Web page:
At a time when the economic environment could be less supportive (threat of an interest rate snap back, excessive debt, trade wars, or the vulnerability of certain emerging countries), the number one risk identified by the regulator halfway through 2018 remains a sharp correction in financial asset prices. Looking ahead, the analysis highlights a number of uncertainties on how the markets will function after the March 2019 Brexit deadline or following structural changes due to the implementation of new regulations.
Thanks to rising economic growth — worldwide and within the euro area — and with the smooth implementation of monetary policy normalisation in the United States, the climate over the past 12 months has been favourable for financial markets, both in terms of valuation and fundraising. However, the February 2018 volatility spike marked a degree of fragility and, in addition to geopolitical tensions, new threats have emerged over the period, such as trade wars. The risk that neither a withdrawal agreement nor a transition period will be approved before 29 March 2019, the date on which the United Kingdom is leave the European Union, is creating a great deal of uncertainty for the market and its participants, which are having to prepare for every possible eventuality. The hard Brexit scenario thus raises questions of business continuity for all stakeholders.
At the same time, the recent or future implementation of new regulations is bringing about structural change. In its Markets and risk outlook, the AMF specifically discusses initial impacts of the new MiFID II financial markets framework on transaction patterns of the new MiFID II financial markets framework. The objective of increased transparency is unlikely to be met given the strategies developed by market participants.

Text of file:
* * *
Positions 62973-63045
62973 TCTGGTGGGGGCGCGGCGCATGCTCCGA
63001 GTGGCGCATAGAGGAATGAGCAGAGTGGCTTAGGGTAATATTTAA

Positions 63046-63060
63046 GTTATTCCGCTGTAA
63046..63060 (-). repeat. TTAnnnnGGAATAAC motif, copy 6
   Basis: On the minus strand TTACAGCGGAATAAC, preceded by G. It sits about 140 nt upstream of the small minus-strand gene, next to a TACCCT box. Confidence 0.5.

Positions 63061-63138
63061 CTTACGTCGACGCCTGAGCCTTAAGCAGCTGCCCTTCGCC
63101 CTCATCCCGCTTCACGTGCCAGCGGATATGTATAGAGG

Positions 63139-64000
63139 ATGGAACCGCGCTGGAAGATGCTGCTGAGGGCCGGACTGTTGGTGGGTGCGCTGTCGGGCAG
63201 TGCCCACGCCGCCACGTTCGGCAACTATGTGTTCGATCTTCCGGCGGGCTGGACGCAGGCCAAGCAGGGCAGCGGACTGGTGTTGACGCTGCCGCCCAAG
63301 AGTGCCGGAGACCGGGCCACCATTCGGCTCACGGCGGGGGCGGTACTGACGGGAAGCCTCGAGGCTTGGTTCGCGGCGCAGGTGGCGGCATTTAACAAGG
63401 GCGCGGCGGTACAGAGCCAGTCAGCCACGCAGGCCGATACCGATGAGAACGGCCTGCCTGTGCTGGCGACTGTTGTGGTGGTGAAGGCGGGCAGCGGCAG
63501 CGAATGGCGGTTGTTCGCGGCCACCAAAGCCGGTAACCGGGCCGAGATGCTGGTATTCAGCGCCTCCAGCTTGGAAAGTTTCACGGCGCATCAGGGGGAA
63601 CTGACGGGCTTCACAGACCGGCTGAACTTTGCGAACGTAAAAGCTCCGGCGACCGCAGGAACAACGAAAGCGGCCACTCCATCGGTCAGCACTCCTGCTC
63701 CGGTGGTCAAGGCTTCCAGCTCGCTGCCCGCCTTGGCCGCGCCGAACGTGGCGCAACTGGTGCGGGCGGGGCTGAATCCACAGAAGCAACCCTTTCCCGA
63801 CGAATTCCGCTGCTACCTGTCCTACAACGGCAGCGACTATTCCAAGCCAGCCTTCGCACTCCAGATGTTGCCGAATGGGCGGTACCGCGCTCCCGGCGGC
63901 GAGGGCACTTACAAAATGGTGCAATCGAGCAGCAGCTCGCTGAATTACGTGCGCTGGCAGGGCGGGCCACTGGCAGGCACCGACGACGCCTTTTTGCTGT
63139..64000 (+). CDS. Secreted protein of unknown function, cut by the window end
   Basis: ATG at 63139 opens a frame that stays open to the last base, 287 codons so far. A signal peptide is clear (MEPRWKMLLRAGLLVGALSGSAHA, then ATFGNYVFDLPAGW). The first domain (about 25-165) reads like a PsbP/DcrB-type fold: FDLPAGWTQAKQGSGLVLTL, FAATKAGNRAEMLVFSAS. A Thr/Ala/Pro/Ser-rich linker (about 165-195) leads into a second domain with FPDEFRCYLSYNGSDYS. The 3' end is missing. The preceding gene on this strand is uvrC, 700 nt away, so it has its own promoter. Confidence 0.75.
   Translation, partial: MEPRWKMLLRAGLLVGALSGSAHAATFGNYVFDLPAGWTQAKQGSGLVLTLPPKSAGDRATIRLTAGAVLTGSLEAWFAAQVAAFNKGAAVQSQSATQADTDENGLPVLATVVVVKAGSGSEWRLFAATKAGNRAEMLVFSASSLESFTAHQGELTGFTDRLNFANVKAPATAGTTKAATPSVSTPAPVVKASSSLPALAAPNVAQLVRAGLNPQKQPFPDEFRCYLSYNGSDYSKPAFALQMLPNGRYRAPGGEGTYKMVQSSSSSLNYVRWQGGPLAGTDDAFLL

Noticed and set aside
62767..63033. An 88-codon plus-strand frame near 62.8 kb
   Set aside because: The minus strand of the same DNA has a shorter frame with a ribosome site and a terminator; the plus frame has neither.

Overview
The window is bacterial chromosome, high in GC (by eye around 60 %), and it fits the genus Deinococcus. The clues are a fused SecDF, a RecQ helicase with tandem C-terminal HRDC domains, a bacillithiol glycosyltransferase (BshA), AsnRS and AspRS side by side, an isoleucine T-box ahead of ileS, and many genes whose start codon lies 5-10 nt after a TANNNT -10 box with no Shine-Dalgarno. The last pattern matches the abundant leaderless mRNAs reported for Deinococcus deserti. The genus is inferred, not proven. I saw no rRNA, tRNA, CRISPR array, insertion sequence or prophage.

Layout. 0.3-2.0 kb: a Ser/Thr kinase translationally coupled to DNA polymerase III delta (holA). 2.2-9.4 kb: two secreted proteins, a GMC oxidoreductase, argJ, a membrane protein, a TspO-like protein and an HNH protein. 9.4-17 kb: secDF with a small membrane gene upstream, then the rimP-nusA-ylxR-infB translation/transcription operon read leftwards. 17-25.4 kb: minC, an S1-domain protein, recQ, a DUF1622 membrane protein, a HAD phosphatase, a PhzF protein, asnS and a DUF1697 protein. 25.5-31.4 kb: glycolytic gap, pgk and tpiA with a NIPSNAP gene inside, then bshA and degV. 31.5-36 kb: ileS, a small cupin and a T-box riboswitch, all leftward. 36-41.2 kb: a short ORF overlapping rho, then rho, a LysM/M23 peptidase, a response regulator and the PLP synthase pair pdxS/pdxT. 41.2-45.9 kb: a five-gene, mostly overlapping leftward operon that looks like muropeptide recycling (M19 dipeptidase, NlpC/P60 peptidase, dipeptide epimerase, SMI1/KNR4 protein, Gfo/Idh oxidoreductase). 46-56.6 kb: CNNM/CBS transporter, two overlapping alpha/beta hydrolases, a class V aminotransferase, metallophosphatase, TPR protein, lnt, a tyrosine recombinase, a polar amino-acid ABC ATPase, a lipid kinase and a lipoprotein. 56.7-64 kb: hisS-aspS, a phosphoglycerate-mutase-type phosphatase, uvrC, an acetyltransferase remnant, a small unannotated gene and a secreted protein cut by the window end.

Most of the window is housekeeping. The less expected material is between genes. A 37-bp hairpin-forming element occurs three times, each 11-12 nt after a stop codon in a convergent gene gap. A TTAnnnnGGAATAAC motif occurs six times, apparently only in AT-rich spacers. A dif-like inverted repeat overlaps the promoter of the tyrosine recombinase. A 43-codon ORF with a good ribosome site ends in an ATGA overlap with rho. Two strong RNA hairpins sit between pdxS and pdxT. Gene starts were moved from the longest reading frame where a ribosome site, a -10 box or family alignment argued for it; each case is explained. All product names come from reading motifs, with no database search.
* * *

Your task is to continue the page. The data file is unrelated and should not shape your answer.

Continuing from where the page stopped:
All in all, in preparing the 2018 Markets and risk outlook, the Autorité des Marchés Financiers found that certain major risks have persisted or become more pronounced, including:
- a sharp correction in asset prices, which remains the primary risk for financial markets;
- unsustainable debt, as there has been no shift in debt trajectories, with an increase in the weight of lower-rated issuers;
- a lack of international coordination on monetary and fiscal policies and on financial regulations;
- the functioning of markets , in the event of hard Brexit.
In contrast, some risks have been revised downwards or are considered low, including:
- the profitability of financial institutions, thanks to strong economic growth and the monetary normalisation that has begun;
- corporate financing, given the abundance of supply available at attractive rates;
- the availability of collateral for financing or hedging transactions, as difficulties encountered last year in this market have disappeared.